A Happy Misfortune

Guest article by Rebecca Fulp-Eickstaedt
The College of William & Mary

Rebecca standing next to her rental car

Oh my goodness, what a morning.

It was supposed to be a very important one for me. Madame Tan (my mentor) had arranged to have my official “welcoming ceremony” at today’s 7:20 AM assembly, so this morning my alarm went off at 5:45. I was dressed, prepped and out the door by 6:20, but when I got in my car, I realized that I desperately needed gas. Luckily, I live right next to a Caltex, so my car was filled and en route to Kedai Buloh by 6:30 AM. This was when things took a turn for the worst.
I was zipping along the dark, nearly empty road, feeling good about beating the 7 AM Kota Bharu traffic. Thinking about what I should say in the speech I’d been asked to give today, my confidence was boosted when “We Built This City” began playing on my new favorite radio station. Singing along and still feeling like a pro for driving on the left side of the road, my spirits were high. Then, about two miles past the gas station, every warning indicator in my car lit up. As the Almera quickly slowed without my help, I immediately pulled over and grabbed my phone.
The first person I could reach was Najib, my state’s English Language Official, whose title has now been changed to Rebecca’s Official Person Ever. Even though I woke him up, he was quick to come to my aid…and to realize why my car was in its current state. When I told him that I’d just put diesel into the Almera, he gasped, laughed and said, “Oh, Rebecca…you’ve made a horrible mistake!” Then he assured me that everything would be alright and that, after getting dressed, he’d come to fetch me.
This was when my misfortune turned out to be a blessing in disguise. When Najib came to pick me up, I just kept apologizing and thanking him for taking the time to rescue me. I felt stupid for making such a big error and, even worse, I felt horrible that I was likely going to miss my own “welcoming ceremony.” The confident go-getter who’d been just been belting out 80s hits was replaced by a quiet and mortified loser. That was how I felt when Najib arrived…stupid and embarrassed.

Encik Najib to the rescue!
But Najib didn’t make me feel dumb or burdensome. He kept insisting that there was no need for me to apologize and that, from his perspective, the only thing that mattered in this situation was my safety. Because we were having trouble reaching an emergency hotline, Najib suggested that we leave the car and go out for breakfast. So, off we headed to McDonald’s, where Najib bought us halal chicken and egg McMuffins and coffees. At breakfast, Najib and I just chatted about family, school and hobbies. I felt fortunate to have some one-on-one time with such an important person, and I really enjoyed his company and our conversation. Our talk also kept my mind off of the Almera and the possible repercussions of this morning’s screw-up.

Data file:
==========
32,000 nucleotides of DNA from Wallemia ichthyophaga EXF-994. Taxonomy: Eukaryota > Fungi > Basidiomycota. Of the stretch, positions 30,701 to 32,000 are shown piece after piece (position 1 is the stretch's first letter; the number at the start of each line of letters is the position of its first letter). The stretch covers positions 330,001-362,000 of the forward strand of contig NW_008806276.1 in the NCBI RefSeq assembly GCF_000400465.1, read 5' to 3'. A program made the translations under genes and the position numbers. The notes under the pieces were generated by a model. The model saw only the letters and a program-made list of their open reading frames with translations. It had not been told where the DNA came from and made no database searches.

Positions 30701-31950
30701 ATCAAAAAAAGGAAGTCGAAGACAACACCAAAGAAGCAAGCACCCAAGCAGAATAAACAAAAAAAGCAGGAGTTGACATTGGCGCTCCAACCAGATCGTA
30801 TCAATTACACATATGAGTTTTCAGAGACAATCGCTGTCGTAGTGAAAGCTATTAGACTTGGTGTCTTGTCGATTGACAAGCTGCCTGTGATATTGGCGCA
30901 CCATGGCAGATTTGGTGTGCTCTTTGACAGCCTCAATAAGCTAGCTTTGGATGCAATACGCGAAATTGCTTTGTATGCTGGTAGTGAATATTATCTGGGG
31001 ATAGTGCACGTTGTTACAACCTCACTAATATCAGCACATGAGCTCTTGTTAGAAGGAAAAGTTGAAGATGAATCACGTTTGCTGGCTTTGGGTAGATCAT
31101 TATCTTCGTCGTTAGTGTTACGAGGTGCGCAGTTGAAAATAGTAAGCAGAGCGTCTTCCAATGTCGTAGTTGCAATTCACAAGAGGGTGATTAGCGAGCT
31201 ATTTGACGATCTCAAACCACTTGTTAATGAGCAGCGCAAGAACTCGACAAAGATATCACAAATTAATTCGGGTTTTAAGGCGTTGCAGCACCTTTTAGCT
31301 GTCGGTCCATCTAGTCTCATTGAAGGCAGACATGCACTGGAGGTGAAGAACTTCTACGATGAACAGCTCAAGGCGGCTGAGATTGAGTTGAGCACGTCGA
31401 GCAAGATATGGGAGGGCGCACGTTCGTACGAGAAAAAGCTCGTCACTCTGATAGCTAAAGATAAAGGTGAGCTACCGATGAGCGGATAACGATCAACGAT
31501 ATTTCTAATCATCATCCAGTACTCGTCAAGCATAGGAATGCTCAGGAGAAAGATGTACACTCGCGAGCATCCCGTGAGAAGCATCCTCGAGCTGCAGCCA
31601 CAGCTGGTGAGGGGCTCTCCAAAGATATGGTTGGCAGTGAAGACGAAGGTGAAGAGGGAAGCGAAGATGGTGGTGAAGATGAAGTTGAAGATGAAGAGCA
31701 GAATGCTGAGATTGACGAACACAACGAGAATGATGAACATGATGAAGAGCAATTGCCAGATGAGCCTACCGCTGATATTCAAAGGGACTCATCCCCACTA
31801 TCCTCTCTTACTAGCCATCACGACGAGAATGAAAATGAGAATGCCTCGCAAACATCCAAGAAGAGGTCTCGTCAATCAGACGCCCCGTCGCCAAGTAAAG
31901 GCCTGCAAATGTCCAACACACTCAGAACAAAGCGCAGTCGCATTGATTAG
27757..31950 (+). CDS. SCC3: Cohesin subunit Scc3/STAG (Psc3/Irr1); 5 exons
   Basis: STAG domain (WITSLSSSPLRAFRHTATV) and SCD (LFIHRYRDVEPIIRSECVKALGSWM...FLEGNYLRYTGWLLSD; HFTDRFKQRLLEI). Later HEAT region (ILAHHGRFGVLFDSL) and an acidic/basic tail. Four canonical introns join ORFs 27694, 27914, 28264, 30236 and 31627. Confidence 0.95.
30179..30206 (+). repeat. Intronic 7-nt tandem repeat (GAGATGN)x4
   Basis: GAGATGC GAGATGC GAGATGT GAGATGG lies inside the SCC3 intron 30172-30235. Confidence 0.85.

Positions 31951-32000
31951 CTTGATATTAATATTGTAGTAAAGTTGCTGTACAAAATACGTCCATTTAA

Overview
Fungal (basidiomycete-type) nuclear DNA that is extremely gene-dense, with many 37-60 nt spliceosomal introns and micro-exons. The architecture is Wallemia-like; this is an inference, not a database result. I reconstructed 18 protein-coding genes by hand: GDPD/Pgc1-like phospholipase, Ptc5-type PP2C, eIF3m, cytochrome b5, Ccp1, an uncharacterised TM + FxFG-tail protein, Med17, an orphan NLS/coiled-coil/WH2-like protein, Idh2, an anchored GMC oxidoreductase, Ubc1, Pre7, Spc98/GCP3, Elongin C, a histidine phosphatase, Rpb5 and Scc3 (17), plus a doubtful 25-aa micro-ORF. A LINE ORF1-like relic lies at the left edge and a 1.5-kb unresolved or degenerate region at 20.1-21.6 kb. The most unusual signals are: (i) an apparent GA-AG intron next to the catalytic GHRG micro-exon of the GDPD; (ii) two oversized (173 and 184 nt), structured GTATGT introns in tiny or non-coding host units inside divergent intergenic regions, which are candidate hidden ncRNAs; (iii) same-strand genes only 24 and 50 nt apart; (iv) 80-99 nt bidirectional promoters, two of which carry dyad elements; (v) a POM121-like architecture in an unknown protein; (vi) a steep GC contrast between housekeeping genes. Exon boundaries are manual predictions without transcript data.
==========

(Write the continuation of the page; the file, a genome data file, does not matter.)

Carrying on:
After leaving McDonald’s, Najib took me to his office, where I had the pleasure of meeting many of his lovely co-workers. All of the women in the office complimented me on my baju kurung and ensured me that my car would speedily be fixed. That being said, literally every person who heard that I’d put diesel in my car completely exploded with laughter when they found out…but by that point, I was laughing, too. I was surrounded by compassionate, understanding new friends, and I felt lucky to have met these people. In the words of Najib, my morning was a “happy misfortune”…and it kept getting happier.
At Najib’s office, we were finally able to reach the emergency hotline for the car rental company. Despite this, we lacked a piece of crucial information: my license plate number. So, after saying goodbye to the staff, we headed back toward my Almera, making two quick stops along the way. Najib had to meet with two principals, and this gave me the chance to see two new schools…and the beautiful smiles of many young Malaysian students.
After reaching my car and calling for a tow truck, Najib then proposed a trip to visit his wife, Zakiah, at the school where she teaches. I had really enjoyed chatting with Zakiah when I first met her, so I was glad for the opportunity to see her again. At Zakiah’s school, Najib and I also got to have “second breakfast” and teh-tarik (Malaysia’s famous “pulled tea”). Our meal granted me another nice chunk of time with Zakiah, who already feels like a second mother to me. I feel like she and I relate on a deeper level, and having that sort of connection with someone outside of my own culture is so inexplicably exciting and comforting. Once again, my morning’s error was proving to be a “happy misfortune”…a true blessing in disguise.
And now I am home, well-fed and feeling so supported and loved by the community that surrounds me. Today began with misfortune, yes, but that misfortune sparked grace, understanding and real human connection. It also sparked lots of laughter, but that’s okay…I’ve learned my lesson. Fellow ETAs, don’t put diesel in your Nissan Almeras…but if you do make that mistake, not to worry. The Malaysians will save you.

3 thoughts on “A Happy Misfortune

  1. Rebecca: what a wonderful story! I am the former Cultural Attache at the Embassy and loved working with ETAs during my tour (2006-2009). Raymond Chew is a good friend of mine. I certainly hope you have sent this article to your alum magazine at William and Mary. Would you mind if it was republished in the newsletter of “Friends of Malaysia?” It's the organization of former Peace Corps folks from Malaysia…AND we are hoping that ETAs will eventually join us also! If you want to reach me, my address is marjorieharrison@yahoo.com


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